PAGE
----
Exploring the Mind | COVID-19, Inflammation, and Risks for Long-Term Memory Decline
Downtown Library: Multi-Purpose Room
Join Dr Natalie Tronson, Associate Professor of Psychology, for a presentation on her research using animal models to learn more about the long-term neurological effects of inflammation and viral illness and how this can be equated to COVID-19. Dr Tronson will discuss COVID-related risks for dementias including Alzheimer's disease, and long-COVID.
COVID-19 has dominated our lives for the past 3 years, and although we now know a lot about the virus and about the COVID-19 illness, we are just starting to learn about the long-term effects of the pandemic, the virus, and the sickness. In my laboratory, we study how illness and inflammation – a part of the body’s own defenses against viruses and other invaders – can cause short- and long-term changes in the brain, in memory, and in cognition. Over the past few years, we have become specifically interested in the role of inflammation in long-COVID, a syndrome that can last months or longer, and includes neurological symptoms including “brain fog” and decreased memory function. In this talk, I will discuss what we have learned from animal models of COVID-like inflammation and memory dysfunction, and what we are trying to learn about COVID-related risks for age-related cognitive decline and dementias including Alzheimer’s disease.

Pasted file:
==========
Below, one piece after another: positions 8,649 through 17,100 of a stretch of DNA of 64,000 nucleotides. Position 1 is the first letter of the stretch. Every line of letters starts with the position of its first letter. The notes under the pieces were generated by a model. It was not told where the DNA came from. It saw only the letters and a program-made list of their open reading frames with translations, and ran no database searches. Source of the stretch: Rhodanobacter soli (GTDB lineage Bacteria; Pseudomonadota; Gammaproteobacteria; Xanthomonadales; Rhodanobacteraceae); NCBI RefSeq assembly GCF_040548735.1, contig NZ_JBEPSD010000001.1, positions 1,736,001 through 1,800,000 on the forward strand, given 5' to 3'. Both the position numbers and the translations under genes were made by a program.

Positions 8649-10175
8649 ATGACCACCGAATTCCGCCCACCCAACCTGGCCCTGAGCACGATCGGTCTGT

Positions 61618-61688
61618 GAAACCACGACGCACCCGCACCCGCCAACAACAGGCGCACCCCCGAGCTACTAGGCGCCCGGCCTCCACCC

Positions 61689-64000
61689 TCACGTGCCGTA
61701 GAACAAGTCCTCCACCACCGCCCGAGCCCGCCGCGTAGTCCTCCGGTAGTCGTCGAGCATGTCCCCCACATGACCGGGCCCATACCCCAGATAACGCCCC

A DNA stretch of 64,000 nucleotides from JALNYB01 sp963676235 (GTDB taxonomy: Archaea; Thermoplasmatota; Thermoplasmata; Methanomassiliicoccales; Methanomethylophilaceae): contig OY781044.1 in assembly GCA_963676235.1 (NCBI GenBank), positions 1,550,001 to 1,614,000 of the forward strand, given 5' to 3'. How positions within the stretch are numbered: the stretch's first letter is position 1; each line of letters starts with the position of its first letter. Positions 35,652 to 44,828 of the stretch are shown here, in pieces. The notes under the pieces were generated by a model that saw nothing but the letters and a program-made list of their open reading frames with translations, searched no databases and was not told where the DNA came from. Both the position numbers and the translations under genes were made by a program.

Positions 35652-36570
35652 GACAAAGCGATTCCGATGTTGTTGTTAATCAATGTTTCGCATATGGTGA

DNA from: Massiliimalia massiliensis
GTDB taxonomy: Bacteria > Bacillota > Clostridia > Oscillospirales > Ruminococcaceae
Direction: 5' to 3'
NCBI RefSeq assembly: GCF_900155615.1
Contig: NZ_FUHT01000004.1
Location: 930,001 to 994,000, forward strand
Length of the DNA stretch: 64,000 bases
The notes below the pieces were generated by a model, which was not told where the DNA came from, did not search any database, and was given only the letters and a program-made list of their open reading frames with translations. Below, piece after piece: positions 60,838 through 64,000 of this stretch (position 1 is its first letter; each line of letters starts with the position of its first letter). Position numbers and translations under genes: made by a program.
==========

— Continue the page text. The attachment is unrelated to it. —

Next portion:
Natalie Tronson received her B.Sc (Hons 1st Class) from the University of New South Wales, in Sydney Australia, where she developed a love for studying psychology and neuroscience – and specifically learning and memory, and then moved to the US for her PhD at Yale University on how memory was not stable and reliable but often modified after recall. After a post-doctoral position at Northwestern University, where she both studied how stress could enhance fear memories and started doing triathlons, Natalie moved to the University of Michigan in 2012. Her research focus is still mostly on memory -- how the brain forms and stores memory, and how learning and memory get messed up by illness and stress. Current projects include how COVID-like inflammation modifies memory and contributes to memory deficits and risk for Alzheimer’s Disease, and hormonal contraceptive effects on stress, motivation, and depression. Natalie’s research is currently funded by the Alzheimer’s association and NIH.
This program is in partnership with The University of Michigan Department of Psychology.
This event will be recorded